|Publication number||US4601337 A|
|Application number||US 06/609,062|
|Publication date||Jul 22, 1986|
|Filing date||May 10, 1984|
|Priority date||May 10, 1984|
|Publication number||06609062, 609062, US 4601337 A, US 4601337A, US-A-4601337, US4601337 A, US4601337A|
|Inventors||Hon C. Lau, Stephen M. O'Brien|
|Original Assignee||Shell Oil Company|
|Export Citation||BiBTeX, EndNote, RefMan|
|Patent Citations (5), Referenced by (12), Classifications (9), Legal Events (6)|
|External Links: USPTO, USPTO Assignment, Espacenet|
This invention relates to recovering oil from a subterranean reservoir by displacing oil into a production well by injecting foam forming components through an injection well. More particularly, the invention relates to improving the efficiency with which an oil displacing foam is formed throughout most, if not all, of the reservoir interval between injection and production wells.
Numerous processes for recovering oil by injecting foam-forming components into oil-containing subterranean reservoirs have been described in patents such as the following: U.S. Pat. No. 3,269,460 describes injecting liquid containing dissolved gas which bubbles when the pressure is reduced as the liquid moves away from the injection well or encounters a zone of high permeability. U.S. Pat. No. 3,318,379 describes injecting a surfactant solution, then surfactant-free liquid, then gas, so that foam formation occurs relatively far from the injection well. U.S. Pat. No. 3,342,256 describes injecting surfactant solution not later than injecting CO2, then injecting an aqueous liquid, so that thief zones within the reservoir become plugged by foam. U.S. Pat. No. 3,412,793 describes injecting steam and surfactant to form temporarily stable steam foam plugs within thief zones. U.S. Pat. No. 3,464,491 describes injecting foaming agent and gas to form foam plugs in thief zones to improve an underground combustion drive by preventing bypassing flows of air through the thief zones. U.S. Pat. No. 3,491,832 describes injecting alternating slugs of surfactant and gas and using surfactant-free liquid slugs between them to increase the distance of penetration of the foam. U.S. Pat. No. 3,529,668 describes injecting alternating liquid and gas slugs of a specified size behind an aqueous surfactant solution. U.S. Pat. No. 3,893,511 describes recovering oil from reservoirs having interconnected very high and very low permeabilities by injecting surfactant and oil-soluble gas to foam in the permeable zones and divert gas into the oil so that oil is displaced into the permeable zones, breaks the foam in those zones, and flows into producing locations when the pressure in the producing locations is reduced to significantly less than injection pressure. U.S. Pat. No. 4,086,964 describes a steam drive process, for recovering oil from reservoirs susceptible to steam channel formation, by circulating through a steam channel a mixture of steam and foam forming surfactant arranged to increase the pressure gradient within the channel without plugging the channel. U.S. Pat. No. 4,113,011 describes using a specified organic sulfate surfactant at a pressure greater than 1500 psi in an oil recovery process like that of U.S. Pat. No. 3,342,256.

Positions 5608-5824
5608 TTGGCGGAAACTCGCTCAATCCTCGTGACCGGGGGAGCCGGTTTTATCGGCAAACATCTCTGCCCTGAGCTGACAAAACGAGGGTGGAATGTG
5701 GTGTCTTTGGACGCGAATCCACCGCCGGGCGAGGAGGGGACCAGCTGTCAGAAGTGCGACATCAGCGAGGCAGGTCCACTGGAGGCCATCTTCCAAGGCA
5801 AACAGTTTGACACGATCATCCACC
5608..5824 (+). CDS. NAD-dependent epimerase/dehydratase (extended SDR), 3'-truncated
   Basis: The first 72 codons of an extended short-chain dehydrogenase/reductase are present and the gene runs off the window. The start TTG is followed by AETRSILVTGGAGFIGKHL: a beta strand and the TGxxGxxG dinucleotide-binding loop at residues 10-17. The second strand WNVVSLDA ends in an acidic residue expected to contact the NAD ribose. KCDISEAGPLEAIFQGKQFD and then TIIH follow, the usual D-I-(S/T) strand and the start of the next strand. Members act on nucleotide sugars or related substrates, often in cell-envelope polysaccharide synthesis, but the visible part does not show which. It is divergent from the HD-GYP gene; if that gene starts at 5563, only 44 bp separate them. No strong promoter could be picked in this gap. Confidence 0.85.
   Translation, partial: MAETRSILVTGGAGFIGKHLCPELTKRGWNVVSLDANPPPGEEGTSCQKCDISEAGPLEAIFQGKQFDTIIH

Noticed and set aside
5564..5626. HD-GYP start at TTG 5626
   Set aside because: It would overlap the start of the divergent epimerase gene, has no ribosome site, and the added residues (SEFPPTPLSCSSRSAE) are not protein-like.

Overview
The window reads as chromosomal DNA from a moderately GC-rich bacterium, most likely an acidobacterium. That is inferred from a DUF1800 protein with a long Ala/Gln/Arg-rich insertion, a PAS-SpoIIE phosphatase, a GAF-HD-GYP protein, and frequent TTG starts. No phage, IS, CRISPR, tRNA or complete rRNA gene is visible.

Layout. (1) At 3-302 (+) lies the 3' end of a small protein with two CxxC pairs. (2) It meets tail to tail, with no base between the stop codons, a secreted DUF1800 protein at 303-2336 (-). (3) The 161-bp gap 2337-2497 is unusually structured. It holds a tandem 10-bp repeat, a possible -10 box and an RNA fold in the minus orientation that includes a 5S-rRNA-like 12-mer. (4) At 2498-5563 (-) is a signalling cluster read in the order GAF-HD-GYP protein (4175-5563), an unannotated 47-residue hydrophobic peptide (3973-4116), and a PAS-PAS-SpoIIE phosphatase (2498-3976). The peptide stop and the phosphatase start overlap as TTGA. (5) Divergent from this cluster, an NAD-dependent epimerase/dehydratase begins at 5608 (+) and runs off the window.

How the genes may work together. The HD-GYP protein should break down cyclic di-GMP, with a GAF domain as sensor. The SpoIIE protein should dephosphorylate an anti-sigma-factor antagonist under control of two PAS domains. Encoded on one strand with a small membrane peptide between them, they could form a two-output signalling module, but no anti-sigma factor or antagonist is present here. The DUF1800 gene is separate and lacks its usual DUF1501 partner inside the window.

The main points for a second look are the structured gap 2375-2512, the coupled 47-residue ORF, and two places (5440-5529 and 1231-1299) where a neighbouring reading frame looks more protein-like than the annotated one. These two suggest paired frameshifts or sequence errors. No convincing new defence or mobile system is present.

Thus, it appears that the prior art teaches that foams are capable of displacing oil, are capable of plugging permeable zones--and how it may be difficult to cause a foam having such capabilities to be (a) formed within a subterranean reservoir at a significant distance away from an injection well or (b) formed around the injection well and then transmitted through the reservoir.
However, as far as applicants are aware, the prior art suggests nothing regarding the possibility of solving such a foam distribution problem by cyclically lowering the production well pressure while continuing to inject the foaming components. When a mixture of surfactant and gas is injected into a reservoir and is being displaced through the pores of the reservoir, it is known that a forming or strengthening of foam may occur when the mixture encounters a zone of reduced pressure, such as a fracture or highly permeable streak. Such a foam formation or strengthening is said to occur in cyclic stimulation or soak-type oil production operations in which foam components are injected and fluid is produced from a single well or in pressure cycling processes such as those of U.S. Pat. No. 3,893,511, which use an oil-soluble gas to recover oil from "dead-end" pores of a dual permeability reservoir.